A rundown of the technology that could transform your marketing processes
New tools and technologies are enabling businesses to effectively monitor ROI on marketing campaign spend and improve back-office marketing processes.
Until recent years, many property agencies have lacked the ability to properly monitor their real estate marketing campaign returns, or improve marketing processes. As a result, unauthorised marketing transactions may have taken place, and agencies may have failed to recover vendor-paid advertising contributions. These inefficiencies can damage performance and profitability and ultimately compromise a business’s reputation, both in the community and with its peers.
It’s time for agencies to move away from antiquated or paper-based systems to track real estate marketing campaign return on investment, and improve the efficiency of back-end processes.
Insights and analytics tools
Online analytics tools can be used to turn information about the people who visit a real estate website into competitive intelligence that can be used to target marketing spending more effectively.
Document-sharing tools can eliminate hours from the time required to deliver contracts and other time-sensitive information to buyers and sellers, and receive signed copies.
Campaign monitoring tools may enable a real estate business to see whether email campaigns are resonating with a target audience, and make adjustments as required.
Finally, automation tools can be used to streamline back office processes such as property entries and collateral creation, and share relevant information with customer relationship management and accounting systems.
A range of tools and technologies are available to help real estate marketing teams achieve these benefits.
Selecting the right technologies for real estate marketing
To track return on spend in digital marketing, agencies may monitor customer activity using Google Analytics, iTunes Connect (mobile), Google Play, Tweetdeck and bit.ly. They may use DropBox or Google Docs to scan contracts and share them electronically with buyers and sellers. In addition, they can use tools like Campaign Monitor or SurveyMonkey to track the performance of email campaigns. Then there’s the split between agency and vendor paid spend, which can be managed by real estate specific technologies such as Campaigntrack.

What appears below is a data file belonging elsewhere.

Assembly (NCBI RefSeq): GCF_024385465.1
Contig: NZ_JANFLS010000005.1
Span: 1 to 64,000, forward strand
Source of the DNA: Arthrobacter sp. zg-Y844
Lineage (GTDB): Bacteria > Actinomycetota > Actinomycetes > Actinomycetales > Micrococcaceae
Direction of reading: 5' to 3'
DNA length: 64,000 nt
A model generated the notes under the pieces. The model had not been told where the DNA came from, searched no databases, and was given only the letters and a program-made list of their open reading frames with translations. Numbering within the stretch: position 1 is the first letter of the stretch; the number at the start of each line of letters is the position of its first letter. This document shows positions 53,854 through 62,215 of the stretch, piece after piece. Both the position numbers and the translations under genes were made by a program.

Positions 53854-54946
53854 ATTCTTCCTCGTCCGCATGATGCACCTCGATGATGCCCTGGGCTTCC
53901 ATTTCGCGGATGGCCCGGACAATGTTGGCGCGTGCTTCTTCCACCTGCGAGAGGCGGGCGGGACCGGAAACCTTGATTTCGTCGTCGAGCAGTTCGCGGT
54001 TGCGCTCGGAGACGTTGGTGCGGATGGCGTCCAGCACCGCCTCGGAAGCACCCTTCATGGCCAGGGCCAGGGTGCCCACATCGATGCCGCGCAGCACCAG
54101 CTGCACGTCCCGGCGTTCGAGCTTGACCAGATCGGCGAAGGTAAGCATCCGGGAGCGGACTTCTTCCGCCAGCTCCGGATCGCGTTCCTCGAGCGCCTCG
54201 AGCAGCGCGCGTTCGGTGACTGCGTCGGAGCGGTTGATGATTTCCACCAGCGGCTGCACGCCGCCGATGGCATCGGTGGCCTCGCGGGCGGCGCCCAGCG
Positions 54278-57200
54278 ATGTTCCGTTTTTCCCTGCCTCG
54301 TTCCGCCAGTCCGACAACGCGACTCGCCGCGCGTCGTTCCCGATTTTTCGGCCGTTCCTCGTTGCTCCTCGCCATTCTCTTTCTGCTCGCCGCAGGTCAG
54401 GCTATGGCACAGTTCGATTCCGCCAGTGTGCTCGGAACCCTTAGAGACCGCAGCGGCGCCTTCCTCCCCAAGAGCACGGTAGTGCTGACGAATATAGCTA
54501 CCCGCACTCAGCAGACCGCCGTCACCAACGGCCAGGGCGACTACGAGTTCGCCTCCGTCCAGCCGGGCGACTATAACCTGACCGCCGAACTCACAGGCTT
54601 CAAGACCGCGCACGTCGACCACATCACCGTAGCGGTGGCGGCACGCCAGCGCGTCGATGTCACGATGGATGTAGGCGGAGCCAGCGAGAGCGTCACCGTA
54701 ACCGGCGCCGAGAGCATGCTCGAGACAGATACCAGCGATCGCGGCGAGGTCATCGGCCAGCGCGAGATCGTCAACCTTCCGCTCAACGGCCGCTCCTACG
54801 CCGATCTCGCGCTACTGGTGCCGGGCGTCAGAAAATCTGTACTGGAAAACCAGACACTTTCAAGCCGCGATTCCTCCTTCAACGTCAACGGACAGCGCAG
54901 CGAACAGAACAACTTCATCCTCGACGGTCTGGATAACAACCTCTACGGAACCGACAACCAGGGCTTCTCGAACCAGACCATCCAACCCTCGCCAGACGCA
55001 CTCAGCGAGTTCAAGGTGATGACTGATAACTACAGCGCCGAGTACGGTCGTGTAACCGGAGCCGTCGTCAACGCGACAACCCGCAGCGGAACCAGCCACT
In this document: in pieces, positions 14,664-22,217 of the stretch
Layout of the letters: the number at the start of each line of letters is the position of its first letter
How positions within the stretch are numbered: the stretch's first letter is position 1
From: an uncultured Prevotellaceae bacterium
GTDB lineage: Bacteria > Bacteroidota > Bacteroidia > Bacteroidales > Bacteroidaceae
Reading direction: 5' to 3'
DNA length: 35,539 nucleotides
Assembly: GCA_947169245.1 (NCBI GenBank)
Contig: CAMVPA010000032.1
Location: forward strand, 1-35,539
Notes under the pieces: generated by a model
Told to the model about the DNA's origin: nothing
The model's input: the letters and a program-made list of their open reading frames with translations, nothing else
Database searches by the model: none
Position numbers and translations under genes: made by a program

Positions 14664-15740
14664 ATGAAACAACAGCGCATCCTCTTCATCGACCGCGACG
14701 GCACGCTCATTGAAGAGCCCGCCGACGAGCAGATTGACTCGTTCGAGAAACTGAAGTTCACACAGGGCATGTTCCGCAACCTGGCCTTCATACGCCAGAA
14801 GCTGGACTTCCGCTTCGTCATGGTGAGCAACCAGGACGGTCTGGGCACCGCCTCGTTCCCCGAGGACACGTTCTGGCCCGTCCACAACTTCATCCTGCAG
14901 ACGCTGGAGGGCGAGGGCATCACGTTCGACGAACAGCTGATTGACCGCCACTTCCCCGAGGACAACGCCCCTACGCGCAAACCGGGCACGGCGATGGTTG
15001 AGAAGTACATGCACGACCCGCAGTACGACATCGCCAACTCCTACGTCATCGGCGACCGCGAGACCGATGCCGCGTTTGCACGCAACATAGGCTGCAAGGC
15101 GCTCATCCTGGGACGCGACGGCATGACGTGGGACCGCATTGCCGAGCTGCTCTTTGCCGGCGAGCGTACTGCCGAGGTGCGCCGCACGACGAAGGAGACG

But with any technology deployment, a real estate business should select the tools that best meet its individual business and technical requirements, and engage users early in the selection and implementation process to minimise resistance.
In a climate where marketing dollars are at a premium and businesses can switch to different services with relative ease, the return on investment for each tool deployed should be measured and monitored on a regular basis.
These tools should help the teams gain more knowledge of buyers and sellers, provide more effective customer service and operate more efficiently. In an environment where real estate businesses must direct marketing budgets across a range of channels – and interact with clients and prospects anytime from any location – harnessing the efficiencies of technology is vitally important.
Agencies that fail to seize the opportunity to transform their real estate marketing risk becoming outdated and losing clients to competitors that do. Now more than ever, businesses need to interact with their clients in ways and times of their client’s choice and nowhere is this matter more prevalent than in the real estate industry.